Andy Warhol’s most celebrated period, during the mid-1960s, included his only public work: a vast 20 by 20-foot mural entitled 13 Most Wanted Men, put on display at the World’s Fair in Queens in 1964. The painting was only visible for 48 hours before it was destroyed, a casualty of political censorship. Just in time for the 50th anniversary of the World’s Fair, the Queens Museum of Art has reopened the incident with a sinewy but glamorous exhibit, beautifully researched and curated by Larissa Harris.
No, the actual mural isn’t here. It was covered with silver paint by order of Governor Nelson Rockefeller, and, most likely, later discarded. On view instead is archival documentation on the creation, destruction and afterlife of Warhol’s controversial artwork, as well as nine of 13 stand-alone paintings he later created using silkscreens from the mural.
Among the rare documents on view is 13 Most Wanted, a 1962 booklet issued by the New York Police Department to all members “for the…capture of fugitives,” from which Warhol drew the mural’s source images. The criminal suspects stare sulkily from the page in roughed-up mug shots above aliases like “Tanky,” “Sal” and “Skin.” There are the letters commissioning Warhol to create the project. (Rockefeller asked architect Philip Johnson to design the New York State Pavilion for the fair. Johnson commissioned 10 contemporary American artists to make works to hang outside his circular building—Robert Rauschenberg, Roy Lichtenstein, John Chamberlain and Ellsworth Kelly among them.) There’s even the bill for $680 from one Aetna Silk Screen Products Inc. for the completion of the mug shot silkscreens.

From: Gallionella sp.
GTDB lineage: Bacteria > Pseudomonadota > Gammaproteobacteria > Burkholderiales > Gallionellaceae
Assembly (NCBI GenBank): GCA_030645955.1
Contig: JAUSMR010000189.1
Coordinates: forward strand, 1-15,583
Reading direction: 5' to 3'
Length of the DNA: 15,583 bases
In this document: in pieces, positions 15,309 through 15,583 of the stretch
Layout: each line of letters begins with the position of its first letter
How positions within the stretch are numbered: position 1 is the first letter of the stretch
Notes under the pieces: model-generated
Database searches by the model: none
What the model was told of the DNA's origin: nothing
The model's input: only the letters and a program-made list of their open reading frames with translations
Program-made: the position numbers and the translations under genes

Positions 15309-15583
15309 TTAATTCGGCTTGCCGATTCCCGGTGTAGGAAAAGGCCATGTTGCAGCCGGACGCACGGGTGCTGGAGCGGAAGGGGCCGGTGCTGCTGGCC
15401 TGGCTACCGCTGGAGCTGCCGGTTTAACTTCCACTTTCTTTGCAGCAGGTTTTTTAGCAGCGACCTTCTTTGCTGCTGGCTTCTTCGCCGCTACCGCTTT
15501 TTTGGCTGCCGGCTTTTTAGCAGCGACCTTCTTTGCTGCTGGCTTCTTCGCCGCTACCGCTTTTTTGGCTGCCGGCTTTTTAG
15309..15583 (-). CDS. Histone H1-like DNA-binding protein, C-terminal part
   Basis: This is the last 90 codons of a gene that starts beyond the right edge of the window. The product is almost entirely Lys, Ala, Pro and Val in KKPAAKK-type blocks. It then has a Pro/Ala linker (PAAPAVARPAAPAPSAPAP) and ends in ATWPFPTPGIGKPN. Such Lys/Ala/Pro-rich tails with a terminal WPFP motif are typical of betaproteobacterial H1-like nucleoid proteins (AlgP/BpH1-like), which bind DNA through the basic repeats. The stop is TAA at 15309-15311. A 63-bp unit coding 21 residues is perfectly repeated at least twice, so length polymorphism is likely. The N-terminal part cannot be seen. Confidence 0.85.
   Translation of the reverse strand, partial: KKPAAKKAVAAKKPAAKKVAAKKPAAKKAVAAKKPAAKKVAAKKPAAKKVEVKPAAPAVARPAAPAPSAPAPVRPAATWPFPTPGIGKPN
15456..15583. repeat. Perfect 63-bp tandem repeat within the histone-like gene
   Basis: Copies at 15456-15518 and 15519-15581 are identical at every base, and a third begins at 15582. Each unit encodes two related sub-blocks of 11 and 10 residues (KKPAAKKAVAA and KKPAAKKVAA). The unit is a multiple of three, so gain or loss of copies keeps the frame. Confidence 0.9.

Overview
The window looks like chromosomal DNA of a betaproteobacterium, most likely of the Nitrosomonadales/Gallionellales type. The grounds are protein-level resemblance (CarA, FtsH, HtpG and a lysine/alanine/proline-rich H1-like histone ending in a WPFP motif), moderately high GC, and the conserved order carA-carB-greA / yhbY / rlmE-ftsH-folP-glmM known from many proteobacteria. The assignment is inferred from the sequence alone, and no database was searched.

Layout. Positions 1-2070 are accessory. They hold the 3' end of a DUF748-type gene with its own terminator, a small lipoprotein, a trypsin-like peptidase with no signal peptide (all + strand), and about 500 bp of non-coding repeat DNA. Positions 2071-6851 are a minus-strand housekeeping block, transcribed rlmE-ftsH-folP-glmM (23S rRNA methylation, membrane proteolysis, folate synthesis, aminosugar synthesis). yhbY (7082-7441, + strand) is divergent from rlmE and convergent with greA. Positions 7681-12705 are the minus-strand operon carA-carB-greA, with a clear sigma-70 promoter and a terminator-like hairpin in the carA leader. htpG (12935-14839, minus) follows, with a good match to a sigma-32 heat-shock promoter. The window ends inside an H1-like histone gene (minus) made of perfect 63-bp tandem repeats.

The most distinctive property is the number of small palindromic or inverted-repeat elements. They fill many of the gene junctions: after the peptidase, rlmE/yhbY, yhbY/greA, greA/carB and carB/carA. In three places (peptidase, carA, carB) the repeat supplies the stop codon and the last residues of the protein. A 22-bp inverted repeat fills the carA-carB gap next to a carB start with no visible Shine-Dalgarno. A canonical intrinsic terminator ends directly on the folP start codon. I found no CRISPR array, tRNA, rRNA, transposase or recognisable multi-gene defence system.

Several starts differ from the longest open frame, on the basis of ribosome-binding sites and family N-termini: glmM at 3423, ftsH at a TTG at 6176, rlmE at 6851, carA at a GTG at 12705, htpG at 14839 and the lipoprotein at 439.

The exhibition includes photographs of the completed mural, as well as copies of tabloid newspapers reacting to the imagery as a celebration of local thugs, and concerned letters between Rockefeller and the artist. (While Robert Moses is often blamed for the mural’s censorship, it was Rockefeller, running for re-election at the time, who, because seven of the 13 men depicted had Italian names, wanted to distance himself from any implication that his Italian-American constituency had criminal associations.) A telegram from Warhol gives permission to paint over the canvas. He chose silver paint—he was making his silver “factory” at the same time.
The show does a terrific job highlighting the public art issues Warhol’s work aroused. Warhol was master of the double-entendre—“Wanted” men refers not only to the fugitive status of the criminal suspects but also their popular celebrity. The screen test film The Thirteen Most Beautiful Boys, from the same year, underscores the covert homoeroticism of the title. Warhol reused screens from the mural to make his Most Wanted Men paintings, which were shown at Sonnabend Gallery in Paris in 1967, and have been reassembled here from European and American collections. They are far more intimate than the mural. Other works on view include Brillo Boxes, paintings from Warhol’s “Death and Disaster” series, and a portrait of Rockefeller, whose history of censoring public art in New York began with his encounter with Diego Rivera.
The exhibition gives us Warhol at the top of his game—a master manipulator of the thin line between notoriety and celebrity, whose paintings took the pulse of public life. His correspondence showed he handled the incident with unflappable cool. A five-minute walk from the show is Johnson’s concrete pavilion itself, a bit of Warhol’s history hidden in plain sight on the route between Manhattan and JFK. (Through Sept. 4, 2014)